And yes, there's that: Since 1993, Booth has been making movies, too (what Singing Cowboy worth his salt wouldn't star in his own movies?). But these aren't Singing Cowboy movies as you've ever seen them before. If you ever catch Booth performing at Diane's Parlor or the Buckhorn in Pinos Altos (the two venues you are most likely to spot him), for a mere $10 you can purchase one of his 15 self-produced movies burned to a recordable DVD with a sticky label created on a mechanical typewriter.
Pop it into a DVD player, and marvel at Booth's many original musical interludes woven between creative, if sometimes hard-to-follow, original storylines. These include not only good guys, bad guys and gunfights, but also monsters and witch doctors and the men of the entire Booth clan dressed in drag for lack of female actresses to cast. These movies are weird, no doubt, but they are also wonderful, while being one of the best ways to get your hands on a diverse selection of Booth's original songs, many of which have been recorded live only in these movies, with no standalone audio counterparts.
"I done it cause I wanted an outlet for my songs," Booth explains. "Songs and movie scripts are the same, only songs are shorter."
Today, Gene Booth lives modestly in Arenas Valley with his brother Jimmie, his nephew James, and a handful of other relatives. As always, they continue to keep horses, goats and some small animals — including two white ferrets, one of which is named Calamity Jane Booth (of course). On Sundays and Mondays, he puts on one of his custom tailored Western shirts, plus suspenders and tie both spangled with rhinestone butterflies and hummingbirds, and his trademark white hat, which sports an extremely heavy halo of antique silver dollars that Booth welded together himself. He packs up a large Gibson jumbo guitar, and he and his ever-supportive brother Jimmie head down to Diane's or the Buckhorn for a couple of Bud Lights, and an opportunity to perform to a Grant County audience that is finally beginning to appreciate how much of a gem Booth is.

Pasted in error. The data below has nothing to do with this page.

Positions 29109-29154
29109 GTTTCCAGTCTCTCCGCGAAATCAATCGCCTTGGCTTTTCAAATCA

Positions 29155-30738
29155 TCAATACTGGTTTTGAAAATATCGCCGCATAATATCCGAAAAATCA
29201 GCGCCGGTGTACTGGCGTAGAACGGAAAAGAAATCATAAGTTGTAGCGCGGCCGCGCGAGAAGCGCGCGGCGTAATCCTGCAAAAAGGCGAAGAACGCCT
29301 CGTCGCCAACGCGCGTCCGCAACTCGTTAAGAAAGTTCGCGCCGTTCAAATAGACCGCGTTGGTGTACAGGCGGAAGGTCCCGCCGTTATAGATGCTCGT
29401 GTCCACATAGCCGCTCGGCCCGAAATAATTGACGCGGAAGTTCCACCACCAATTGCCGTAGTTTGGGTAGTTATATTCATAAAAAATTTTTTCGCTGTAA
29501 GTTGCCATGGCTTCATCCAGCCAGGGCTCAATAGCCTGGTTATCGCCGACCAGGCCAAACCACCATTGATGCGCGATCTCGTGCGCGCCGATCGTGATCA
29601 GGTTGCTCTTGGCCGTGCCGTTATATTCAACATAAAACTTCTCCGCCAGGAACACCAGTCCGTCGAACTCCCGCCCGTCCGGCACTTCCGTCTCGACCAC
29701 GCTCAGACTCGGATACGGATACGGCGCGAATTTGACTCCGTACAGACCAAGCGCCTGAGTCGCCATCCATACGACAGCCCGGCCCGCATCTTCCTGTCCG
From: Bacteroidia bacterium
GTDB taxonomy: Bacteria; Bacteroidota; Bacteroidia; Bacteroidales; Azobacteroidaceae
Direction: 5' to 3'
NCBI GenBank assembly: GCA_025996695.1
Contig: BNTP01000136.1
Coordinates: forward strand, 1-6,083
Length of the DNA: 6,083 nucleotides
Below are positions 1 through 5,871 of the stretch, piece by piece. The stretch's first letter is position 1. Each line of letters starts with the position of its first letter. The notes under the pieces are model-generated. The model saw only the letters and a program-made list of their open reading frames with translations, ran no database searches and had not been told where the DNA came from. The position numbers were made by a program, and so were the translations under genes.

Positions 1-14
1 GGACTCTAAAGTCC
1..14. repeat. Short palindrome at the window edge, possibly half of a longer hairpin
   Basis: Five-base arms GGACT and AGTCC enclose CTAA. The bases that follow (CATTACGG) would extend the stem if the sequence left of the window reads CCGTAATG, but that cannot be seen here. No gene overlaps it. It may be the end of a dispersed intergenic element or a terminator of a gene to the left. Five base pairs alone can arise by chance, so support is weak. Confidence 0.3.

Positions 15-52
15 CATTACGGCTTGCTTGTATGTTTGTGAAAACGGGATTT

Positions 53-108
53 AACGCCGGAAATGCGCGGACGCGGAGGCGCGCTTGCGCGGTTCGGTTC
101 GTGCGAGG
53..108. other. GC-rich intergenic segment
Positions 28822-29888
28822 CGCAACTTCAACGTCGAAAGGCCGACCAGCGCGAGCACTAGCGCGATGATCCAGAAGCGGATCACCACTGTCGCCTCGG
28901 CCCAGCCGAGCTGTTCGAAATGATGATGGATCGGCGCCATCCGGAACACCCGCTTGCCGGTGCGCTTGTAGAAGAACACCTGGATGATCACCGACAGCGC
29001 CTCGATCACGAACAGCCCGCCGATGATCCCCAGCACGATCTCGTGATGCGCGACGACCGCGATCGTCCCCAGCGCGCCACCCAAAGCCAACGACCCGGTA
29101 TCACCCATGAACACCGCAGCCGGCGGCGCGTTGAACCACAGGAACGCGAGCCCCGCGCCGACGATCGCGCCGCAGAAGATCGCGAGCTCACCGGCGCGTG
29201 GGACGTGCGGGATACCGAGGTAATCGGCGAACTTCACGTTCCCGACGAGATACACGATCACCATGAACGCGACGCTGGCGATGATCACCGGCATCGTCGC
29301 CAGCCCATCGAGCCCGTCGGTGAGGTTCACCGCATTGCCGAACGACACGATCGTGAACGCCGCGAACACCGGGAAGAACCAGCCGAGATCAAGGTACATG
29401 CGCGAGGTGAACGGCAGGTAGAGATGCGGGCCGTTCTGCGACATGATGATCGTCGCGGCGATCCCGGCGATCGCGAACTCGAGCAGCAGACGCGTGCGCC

When Booth performs, he is both a humble gentleman and an effective showman, frequently telling corny jokes in a thick rancher's drawl that simply cannot be faked, and singing with a nostalgic tenor tremolo and genuine yodeling that are both vanishing arts, often imitated but rarely delivered as convincingly as Booth does it. Late last year, a small group of recently converted fans printed up some Gene Booth T-shirts that show his 1964 Yucca publicity photo with the pun, "True Gene-ius."
If Booth is indeed the living legend that many locals now believe him to be, perhaps it can be attributed to the fact that he began playing guitar at the tender age of six — a genuine Gene Autry-branded child's guitar gifted to his sister by their mother. In a lifelong effort to pay tribute to the Hollywood cookie-cutter cowboys of yesteryear, Gene Booth somehow grew up to be the real thing.
Manda Clair Jost is a professor of natural sciences at Western New Mexico University
in Silver City, and a former US Fulbright Scholar.